The New York Times had a great article written by Paula Span about the many benefits of nonprofit nursing homes. Her article discussed a recent study in The Gerontologist that showed employees of nonprofits are happier at their jobs than those at national for profit chains.
"For years, researchers have reported that ownership status is one of the factors related to quality care. “Most studies show that nonprofits do a better job of caring for patients,” said JiSun Choi, a postdoctoral fellow in nursing and long-term care at the University of Kansas Medical Center School of Nursing. “But we’re not sure why that happens.”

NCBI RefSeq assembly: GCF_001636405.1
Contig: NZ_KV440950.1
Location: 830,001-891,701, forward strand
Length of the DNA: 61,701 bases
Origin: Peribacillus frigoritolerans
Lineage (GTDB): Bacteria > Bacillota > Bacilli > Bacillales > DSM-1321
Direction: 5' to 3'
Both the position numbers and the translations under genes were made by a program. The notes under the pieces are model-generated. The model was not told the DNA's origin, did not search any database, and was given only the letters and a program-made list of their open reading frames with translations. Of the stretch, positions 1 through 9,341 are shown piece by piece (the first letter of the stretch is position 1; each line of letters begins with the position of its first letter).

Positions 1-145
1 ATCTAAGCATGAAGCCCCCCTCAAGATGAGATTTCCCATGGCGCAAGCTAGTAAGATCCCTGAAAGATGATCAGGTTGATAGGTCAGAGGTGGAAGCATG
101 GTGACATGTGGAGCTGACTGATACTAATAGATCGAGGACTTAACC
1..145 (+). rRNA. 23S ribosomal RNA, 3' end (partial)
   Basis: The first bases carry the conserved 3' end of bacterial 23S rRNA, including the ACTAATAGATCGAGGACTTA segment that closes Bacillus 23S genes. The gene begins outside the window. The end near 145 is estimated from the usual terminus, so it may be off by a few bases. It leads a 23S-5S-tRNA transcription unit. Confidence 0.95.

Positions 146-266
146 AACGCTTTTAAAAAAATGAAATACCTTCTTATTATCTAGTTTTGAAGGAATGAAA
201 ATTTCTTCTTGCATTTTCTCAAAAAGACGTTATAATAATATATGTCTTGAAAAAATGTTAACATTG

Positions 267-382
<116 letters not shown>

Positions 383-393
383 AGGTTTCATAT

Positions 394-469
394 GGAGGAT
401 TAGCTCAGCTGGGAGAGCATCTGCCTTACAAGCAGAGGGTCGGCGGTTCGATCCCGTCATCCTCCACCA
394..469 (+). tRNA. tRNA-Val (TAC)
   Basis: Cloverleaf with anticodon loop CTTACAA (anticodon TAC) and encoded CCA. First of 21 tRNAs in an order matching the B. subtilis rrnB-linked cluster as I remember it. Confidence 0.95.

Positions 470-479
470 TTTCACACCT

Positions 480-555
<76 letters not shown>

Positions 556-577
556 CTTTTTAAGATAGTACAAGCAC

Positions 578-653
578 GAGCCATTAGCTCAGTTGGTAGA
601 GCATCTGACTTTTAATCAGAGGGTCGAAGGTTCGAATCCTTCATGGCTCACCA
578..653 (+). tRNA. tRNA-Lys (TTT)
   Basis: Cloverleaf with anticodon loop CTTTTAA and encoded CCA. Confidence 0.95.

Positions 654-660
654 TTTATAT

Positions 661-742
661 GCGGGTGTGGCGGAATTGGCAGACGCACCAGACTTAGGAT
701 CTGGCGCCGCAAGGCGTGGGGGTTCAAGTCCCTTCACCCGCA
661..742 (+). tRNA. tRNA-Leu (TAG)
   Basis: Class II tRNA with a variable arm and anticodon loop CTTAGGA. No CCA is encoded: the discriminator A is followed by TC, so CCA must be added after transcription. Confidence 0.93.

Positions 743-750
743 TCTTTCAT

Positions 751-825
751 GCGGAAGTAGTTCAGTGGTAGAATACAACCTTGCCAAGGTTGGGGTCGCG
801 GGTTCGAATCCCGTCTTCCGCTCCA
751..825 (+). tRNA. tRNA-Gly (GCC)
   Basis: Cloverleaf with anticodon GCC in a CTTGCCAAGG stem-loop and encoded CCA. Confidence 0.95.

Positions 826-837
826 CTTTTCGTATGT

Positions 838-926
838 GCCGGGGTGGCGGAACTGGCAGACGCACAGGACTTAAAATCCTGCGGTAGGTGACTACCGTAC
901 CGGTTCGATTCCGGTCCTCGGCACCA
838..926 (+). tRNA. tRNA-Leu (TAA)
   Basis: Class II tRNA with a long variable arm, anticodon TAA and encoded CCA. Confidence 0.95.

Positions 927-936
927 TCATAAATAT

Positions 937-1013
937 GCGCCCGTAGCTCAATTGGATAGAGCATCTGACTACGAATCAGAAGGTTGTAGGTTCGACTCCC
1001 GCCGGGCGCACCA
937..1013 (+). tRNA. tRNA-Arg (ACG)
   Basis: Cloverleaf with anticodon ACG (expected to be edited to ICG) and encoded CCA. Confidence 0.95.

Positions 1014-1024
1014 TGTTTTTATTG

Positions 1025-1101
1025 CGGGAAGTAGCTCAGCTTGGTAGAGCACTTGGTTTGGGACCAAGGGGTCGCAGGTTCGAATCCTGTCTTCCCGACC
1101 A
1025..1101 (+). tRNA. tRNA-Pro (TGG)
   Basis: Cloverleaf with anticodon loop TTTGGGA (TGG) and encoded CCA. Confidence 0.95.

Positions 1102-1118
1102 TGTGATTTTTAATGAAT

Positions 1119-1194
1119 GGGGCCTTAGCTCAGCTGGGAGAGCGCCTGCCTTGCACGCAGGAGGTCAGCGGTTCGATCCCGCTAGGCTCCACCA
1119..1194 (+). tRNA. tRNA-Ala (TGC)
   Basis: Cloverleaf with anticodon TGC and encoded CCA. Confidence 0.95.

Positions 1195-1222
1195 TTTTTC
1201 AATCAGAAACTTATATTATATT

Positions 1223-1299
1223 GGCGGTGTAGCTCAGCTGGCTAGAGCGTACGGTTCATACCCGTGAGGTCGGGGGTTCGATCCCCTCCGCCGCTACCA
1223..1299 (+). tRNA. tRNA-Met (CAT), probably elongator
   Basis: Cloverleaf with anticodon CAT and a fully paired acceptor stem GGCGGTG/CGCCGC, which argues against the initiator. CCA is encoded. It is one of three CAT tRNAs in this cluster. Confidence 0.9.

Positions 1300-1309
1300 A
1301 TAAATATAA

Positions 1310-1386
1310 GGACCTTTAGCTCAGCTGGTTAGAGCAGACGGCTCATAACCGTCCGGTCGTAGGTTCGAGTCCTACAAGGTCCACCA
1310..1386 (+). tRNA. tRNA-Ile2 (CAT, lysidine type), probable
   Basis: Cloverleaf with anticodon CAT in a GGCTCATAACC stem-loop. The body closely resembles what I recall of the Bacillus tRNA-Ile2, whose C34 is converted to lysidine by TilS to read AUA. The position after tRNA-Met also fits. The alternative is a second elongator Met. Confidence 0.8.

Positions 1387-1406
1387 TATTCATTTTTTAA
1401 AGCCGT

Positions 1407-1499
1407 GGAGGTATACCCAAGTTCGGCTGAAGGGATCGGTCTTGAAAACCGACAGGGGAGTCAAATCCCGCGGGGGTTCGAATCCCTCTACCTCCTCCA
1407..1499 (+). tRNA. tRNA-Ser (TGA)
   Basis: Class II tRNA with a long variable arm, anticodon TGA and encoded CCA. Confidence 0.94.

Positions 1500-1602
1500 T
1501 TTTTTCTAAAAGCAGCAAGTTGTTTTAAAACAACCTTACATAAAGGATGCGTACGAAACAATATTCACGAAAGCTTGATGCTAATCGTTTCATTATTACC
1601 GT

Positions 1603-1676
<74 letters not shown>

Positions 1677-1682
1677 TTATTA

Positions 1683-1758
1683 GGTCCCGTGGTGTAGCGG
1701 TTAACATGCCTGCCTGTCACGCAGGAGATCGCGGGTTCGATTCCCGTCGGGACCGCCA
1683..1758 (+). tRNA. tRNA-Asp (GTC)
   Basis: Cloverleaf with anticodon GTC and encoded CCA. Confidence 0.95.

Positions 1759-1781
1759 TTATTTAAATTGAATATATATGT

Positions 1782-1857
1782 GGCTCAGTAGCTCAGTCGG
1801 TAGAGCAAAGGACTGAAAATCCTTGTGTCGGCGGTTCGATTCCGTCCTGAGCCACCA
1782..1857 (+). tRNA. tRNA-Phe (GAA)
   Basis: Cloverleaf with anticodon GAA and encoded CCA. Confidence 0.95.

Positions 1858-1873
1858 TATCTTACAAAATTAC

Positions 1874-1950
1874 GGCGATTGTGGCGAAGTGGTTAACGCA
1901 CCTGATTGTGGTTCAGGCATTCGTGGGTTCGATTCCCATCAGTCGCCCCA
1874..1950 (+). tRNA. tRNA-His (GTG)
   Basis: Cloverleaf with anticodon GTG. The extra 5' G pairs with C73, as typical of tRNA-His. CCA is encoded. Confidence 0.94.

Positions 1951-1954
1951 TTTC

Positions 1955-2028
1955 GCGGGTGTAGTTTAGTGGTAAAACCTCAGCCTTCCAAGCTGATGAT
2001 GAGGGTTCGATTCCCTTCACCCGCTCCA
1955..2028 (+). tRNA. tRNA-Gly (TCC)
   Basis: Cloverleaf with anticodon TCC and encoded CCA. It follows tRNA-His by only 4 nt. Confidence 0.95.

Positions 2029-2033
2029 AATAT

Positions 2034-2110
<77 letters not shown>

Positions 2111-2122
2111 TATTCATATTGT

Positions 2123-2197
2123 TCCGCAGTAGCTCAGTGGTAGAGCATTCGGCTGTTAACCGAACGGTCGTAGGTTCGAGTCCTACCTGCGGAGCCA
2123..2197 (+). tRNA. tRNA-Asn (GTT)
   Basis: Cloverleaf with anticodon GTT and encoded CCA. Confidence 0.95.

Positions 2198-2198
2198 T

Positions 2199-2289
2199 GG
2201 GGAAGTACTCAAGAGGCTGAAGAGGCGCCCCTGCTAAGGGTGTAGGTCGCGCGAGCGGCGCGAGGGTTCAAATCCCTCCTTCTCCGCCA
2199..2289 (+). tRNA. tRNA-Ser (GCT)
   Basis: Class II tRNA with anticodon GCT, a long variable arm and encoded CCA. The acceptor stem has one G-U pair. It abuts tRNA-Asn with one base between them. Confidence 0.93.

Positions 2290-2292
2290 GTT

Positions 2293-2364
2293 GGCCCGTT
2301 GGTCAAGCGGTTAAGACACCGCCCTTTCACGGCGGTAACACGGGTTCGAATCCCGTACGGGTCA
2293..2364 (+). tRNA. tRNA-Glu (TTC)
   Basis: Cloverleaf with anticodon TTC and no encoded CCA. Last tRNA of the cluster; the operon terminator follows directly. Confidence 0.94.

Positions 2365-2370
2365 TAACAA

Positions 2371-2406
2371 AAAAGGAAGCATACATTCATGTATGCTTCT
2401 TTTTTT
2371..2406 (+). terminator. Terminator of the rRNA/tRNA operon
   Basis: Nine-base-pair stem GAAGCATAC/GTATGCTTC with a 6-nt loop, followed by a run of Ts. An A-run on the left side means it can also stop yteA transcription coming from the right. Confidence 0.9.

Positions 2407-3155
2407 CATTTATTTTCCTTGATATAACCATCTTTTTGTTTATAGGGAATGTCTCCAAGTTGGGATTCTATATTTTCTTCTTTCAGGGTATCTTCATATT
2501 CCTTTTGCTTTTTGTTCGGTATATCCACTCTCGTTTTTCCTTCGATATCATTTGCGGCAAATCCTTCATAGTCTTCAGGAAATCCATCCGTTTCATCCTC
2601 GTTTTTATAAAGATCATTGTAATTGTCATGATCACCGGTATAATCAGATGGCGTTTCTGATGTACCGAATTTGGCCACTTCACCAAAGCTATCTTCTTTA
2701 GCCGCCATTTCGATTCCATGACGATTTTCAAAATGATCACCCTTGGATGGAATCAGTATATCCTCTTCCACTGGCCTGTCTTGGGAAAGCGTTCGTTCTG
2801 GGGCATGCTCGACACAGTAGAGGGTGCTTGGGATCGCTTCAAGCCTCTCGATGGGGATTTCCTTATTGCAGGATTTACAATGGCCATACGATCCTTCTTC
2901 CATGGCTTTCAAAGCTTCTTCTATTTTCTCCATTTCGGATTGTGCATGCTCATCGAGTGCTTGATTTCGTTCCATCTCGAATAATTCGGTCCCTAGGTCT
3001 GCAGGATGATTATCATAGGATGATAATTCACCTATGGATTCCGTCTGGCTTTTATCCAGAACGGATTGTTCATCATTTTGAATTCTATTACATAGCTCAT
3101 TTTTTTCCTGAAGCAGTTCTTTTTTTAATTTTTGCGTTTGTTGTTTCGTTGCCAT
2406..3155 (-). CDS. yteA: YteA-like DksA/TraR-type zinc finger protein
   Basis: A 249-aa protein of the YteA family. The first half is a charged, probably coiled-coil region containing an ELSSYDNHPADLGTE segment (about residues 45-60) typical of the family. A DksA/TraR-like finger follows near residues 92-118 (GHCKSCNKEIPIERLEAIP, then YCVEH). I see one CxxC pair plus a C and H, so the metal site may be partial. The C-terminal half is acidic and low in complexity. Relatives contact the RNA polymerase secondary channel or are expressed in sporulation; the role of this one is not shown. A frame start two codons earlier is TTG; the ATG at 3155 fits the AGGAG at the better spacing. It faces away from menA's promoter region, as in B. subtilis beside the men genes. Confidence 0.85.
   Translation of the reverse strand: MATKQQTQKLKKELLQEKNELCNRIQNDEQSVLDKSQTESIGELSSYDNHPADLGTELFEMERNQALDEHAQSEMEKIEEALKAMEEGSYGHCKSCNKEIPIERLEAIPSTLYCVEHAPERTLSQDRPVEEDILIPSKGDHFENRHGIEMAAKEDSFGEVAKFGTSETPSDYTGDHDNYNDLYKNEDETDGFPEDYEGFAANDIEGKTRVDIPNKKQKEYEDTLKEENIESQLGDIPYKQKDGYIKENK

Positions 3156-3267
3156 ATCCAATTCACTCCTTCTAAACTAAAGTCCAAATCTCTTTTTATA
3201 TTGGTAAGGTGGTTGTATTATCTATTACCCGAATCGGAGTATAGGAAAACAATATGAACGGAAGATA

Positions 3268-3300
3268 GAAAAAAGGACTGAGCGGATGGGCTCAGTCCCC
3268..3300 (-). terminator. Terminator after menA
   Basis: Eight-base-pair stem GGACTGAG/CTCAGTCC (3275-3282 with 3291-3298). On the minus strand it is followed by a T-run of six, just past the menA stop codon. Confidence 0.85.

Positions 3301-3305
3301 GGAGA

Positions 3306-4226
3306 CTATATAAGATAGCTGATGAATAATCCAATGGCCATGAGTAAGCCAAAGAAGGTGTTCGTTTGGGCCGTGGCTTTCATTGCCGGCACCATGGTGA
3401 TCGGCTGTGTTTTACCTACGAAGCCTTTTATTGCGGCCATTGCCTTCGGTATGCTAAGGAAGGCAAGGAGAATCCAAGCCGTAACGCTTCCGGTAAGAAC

A nonprofit nursing home doesn’t have to worry about paying shareholders dividends or keeping stock prices high. But we also know that staff members’ feelings about their jobs appear to play a significant mediating role. Past studies have shown that in commercially operated homes, for instance, the certified nursing assistants who provide the bulk of the hands-on care are less satisfied with their jobs than those in nonprofits. Directors of nursing in commercial homes are less satisfied as well, and more likely to be planning to leave. In general, such homes are associated with higher — in some cases, shockingly high — staff turnover.